A very handsome and utilitarian Japanese lacquer Jubako with five tiers, which can be stacked in groups of three, four or five tiers as the situation required. This set is shown with all five stacked and also the five tiers grouped into two sets of two tiers and three tiers. The outside of the tiers and cover are covered with a number of fine makie gold lacquer designs on a black roiro ground – mostly of Buddhist symbols. When stacked as a five tier unit, it measures 7” high by 7” by 7 ½” near square. When only two are stacked, they measure 4 ½” by 7 “ by 7 ½”. They are in generally good condition except that both lids have a separation at the edge where the lacquer cracked. Nonetheless, they make a fine way of transporting food to a special occasion by tying them with a silk cord on all four sides. We date the set to the early Showa period, circa 1950-1960s.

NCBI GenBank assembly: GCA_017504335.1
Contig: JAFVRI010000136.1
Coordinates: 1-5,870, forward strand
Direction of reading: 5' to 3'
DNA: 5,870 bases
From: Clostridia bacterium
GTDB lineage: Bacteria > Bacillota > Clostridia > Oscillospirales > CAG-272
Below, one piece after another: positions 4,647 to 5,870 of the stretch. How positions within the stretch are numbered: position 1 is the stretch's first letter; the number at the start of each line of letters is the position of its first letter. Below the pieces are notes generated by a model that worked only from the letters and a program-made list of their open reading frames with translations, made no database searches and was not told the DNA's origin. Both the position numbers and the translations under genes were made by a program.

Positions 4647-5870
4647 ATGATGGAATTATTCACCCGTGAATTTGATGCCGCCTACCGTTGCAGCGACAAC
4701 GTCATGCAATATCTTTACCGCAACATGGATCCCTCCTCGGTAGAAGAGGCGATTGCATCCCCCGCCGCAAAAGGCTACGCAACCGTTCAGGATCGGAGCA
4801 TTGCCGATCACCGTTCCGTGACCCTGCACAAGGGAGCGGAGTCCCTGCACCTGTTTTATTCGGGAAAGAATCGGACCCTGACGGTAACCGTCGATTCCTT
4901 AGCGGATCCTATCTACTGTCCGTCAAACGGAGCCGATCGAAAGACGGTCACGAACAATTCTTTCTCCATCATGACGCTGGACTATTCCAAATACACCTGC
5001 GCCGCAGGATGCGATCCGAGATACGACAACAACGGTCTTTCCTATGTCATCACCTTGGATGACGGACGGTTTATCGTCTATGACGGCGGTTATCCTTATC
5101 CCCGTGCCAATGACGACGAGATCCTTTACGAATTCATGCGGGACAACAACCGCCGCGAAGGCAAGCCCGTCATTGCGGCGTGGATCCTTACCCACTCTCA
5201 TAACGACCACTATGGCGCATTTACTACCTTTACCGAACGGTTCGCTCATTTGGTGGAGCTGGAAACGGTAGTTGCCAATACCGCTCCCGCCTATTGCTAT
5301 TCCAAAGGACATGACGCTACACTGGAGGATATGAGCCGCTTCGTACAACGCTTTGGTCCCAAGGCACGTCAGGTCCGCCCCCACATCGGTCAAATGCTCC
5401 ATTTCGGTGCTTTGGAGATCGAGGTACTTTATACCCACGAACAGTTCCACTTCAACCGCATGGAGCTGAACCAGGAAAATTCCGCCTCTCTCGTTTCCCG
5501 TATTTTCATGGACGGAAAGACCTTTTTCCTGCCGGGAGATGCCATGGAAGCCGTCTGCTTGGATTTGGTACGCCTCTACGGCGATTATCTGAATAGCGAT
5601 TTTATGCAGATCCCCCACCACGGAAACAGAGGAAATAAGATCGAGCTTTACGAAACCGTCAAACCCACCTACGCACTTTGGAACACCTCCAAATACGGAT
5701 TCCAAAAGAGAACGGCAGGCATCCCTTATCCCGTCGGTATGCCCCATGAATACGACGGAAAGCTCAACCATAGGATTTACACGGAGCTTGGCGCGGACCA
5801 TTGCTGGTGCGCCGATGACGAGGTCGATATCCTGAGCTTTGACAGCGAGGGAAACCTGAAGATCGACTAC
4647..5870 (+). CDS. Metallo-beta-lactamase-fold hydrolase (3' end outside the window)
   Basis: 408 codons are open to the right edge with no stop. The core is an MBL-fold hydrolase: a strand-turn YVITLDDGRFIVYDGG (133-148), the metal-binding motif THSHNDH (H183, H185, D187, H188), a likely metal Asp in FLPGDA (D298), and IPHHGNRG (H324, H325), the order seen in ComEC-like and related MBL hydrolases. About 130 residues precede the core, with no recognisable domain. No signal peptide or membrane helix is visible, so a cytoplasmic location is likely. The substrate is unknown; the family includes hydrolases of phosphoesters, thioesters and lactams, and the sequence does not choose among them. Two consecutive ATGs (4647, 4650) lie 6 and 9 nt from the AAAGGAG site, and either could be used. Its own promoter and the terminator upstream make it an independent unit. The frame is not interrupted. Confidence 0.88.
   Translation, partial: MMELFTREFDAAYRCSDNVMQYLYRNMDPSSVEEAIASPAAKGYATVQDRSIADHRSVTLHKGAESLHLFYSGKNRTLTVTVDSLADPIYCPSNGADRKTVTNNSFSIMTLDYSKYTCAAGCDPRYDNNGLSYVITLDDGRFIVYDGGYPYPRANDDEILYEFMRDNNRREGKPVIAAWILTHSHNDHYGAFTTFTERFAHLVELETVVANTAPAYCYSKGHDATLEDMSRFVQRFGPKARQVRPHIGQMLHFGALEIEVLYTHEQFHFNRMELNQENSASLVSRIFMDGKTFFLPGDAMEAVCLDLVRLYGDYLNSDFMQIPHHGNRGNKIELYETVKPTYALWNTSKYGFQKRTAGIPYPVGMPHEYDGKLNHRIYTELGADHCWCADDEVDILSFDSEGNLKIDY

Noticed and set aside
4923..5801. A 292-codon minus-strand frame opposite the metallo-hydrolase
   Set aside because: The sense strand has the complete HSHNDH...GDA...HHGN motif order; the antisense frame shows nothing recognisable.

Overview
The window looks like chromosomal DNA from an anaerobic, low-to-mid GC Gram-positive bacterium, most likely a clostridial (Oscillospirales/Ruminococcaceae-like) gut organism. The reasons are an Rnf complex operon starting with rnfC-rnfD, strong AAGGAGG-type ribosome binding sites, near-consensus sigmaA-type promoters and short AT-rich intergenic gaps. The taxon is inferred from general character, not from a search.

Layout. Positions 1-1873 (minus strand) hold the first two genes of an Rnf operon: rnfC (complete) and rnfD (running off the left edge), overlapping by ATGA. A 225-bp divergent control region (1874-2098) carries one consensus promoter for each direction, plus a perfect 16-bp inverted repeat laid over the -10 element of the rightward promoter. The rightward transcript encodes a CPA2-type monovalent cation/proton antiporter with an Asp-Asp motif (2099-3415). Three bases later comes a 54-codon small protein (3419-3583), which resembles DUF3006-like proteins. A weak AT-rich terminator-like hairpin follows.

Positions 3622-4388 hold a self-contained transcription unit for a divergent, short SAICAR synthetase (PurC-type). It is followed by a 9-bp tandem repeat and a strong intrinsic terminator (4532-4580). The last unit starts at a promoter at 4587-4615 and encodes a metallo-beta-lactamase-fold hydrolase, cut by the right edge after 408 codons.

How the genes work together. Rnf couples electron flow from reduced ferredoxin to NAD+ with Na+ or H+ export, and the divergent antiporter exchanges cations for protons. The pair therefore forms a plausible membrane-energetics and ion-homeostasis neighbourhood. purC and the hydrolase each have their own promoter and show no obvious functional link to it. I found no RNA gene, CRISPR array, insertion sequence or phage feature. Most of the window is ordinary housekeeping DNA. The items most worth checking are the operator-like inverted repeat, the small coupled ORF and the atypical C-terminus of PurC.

The Japanese used something both beautiful and utilitarian called a jubako, a tiered set of containers. These typically came with four stackable food tiers, though some sets have five tiers. Jubako boxes come in various shapes such as cylindrical or hexagonal, but the most common is square. They came into wide use around 1610 and are still widely used in Japan, often for sushi or picnics, Such boxes have special significance during the Japanese New Year, which, like ours, is now celebrated Jan. 1. Osechi cuisine is the special food prepared to celebrate the New Year in hopes of health, happiness and a good harvest. Each tier is packed with a specific kind of food, each with a particular meaning.